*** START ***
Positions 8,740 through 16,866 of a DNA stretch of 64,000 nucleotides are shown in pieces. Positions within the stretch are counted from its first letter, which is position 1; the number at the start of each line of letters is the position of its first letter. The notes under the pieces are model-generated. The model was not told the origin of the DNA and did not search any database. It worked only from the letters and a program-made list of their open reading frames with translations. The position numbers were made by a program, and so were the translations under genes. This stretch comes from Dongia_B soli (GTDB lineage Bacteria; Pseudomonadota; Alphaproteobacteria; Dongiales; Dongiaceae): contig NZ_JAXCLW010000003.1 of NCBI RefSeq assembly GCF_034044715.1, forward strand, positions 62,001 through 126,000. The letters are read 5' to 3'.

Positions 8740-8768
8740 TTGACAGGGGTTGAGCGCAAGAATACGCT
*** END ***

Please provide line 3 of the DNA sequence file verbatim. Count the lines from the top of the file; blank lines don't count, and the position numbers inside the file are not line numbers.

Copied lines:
8740 TTGACAGGGGTTGAGCGCAAGAATACGCT